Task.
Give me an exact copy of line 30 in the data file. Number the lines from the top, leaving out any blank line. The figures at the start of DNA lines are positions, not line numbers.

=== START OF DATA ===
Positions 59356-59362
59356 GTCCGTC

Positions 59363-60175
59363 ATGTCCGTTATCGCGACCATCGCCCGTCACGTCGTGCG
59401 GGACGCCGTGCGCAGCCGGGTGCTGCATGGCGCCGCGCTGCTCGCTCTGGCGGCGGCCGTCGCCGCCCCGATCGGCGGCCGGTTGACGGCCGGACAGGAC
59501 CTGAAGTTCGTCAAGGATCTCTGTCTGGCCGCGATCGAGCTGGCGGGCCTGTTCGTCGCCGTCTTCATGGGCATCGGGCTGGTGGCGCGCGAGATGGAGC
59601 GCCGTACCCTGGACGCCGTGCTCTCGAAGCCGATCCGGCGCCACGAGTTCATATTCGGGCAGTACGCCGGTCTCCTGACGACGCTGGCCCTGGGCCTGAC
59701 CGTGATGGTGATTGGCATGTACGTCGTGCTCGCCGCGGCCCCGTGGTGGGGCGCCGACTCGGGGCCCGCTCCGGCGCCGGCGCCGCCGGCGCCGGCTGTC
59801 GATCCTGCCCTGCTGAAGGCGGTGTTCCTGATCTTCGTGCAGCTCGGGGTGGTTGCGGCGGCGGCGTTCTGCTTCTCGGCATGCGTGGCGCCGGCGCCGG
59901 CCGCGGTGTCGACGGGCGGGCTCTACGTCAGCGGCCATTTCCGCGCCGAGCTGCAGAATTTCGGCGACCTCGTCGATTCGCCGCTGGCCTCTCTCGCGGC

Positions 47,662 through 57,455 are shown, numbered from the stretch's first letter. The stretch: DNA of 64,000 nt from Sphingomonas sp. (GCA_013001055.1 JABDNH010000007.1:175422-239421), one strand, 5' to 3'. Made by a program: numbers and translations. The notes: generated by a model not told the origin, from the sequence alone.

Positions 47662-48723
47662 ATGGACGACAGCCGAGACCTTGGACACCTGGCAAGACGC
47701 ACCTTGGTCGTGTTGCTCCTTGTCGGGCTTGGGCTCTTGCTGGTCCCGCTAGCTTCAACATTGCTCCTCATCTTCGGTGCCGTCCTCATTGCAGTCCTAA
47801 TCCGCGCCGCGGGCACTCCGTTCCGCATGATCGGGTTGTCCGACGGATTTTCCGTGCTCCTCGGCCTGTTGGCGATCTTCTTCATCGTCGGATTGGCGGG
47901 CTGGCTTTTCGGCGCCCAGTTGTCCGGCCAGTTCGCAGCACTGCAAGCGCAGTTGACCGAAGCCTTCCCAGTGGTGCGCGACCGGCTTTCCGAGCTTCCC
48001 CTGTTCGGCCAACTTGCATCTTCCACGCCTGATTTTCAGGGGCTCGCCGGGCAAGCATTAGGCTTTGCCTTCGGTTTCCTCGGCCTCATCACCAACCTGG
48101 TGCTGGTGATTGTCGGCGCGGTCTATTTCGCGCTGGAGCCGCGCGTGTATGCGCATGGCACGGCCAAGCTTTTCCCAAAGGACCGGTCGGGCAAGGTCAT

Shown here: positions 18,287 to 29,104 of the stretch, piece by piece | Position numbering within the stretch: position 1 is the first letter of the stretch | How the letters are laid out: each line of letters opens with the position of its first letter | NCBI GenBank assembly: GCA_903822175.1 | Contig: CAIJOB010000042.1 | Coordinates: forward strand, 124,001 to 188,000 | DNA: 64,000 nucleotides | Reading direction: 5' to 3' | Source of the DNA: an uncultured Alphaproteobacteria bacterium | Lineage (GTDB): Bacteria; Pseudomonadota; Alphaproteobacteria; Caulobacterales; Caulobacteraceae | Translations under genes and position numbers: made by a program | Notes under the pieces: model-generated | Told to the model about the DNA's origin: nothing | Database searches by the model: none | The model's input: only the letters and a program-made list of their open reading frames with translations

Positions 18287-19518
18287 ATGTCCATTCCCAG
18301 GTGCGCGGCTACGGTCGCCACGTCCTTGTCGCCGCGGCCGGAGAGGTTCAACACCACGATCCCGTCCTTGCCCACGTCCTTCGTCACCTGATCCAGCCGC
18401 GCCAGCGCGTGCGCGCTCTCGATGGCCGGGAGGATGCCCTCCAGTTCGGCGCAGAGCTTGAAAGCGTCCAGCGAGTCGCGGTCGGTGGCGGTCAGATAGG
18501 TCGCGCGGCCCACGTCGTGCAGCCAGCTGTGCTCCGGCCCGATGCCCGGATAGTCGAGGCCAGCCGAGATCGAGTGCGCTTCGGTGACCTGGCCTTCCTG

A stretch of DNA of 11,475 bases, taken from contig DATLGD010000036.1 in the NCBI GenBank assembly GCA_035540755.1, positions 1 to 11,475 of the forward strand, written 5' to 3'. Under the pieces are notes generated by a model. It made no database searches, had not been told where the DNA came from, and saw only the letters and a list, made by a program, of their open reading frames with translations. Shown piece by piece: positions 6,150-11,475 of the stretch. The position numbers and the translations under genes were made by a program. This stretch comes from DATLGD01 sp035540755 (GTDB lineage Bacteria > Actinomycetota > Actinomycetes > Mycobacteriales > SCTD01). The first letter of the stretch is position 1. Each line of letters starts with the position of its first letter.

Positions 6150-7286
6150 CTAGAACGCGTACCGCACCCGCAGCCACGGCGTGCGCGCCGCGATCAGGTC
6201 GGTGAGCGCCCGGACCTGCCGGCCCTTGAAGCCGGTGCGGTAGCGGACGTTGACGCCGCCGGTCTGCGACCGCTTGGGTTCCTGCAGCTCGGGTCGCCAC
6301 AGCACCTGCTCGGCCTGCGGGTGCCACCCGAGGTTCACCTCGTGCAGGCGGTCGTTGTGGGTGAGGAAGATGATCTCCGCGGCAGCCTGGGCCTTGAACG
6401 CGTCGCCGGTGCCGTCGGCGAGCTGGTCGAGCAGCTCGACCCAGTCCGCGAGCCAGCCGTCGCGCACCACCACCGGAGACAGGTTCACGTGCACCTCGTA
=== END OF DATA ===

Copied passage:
6401 CGTCGCCGGTGCCGTCGGCGAGCTGGTCGAGCAGCTCGACCCAGTCCGCGAGCCAGCCGTCGCGCACCACCACCGGAGACAGGTTCACGTGCACCTCGTA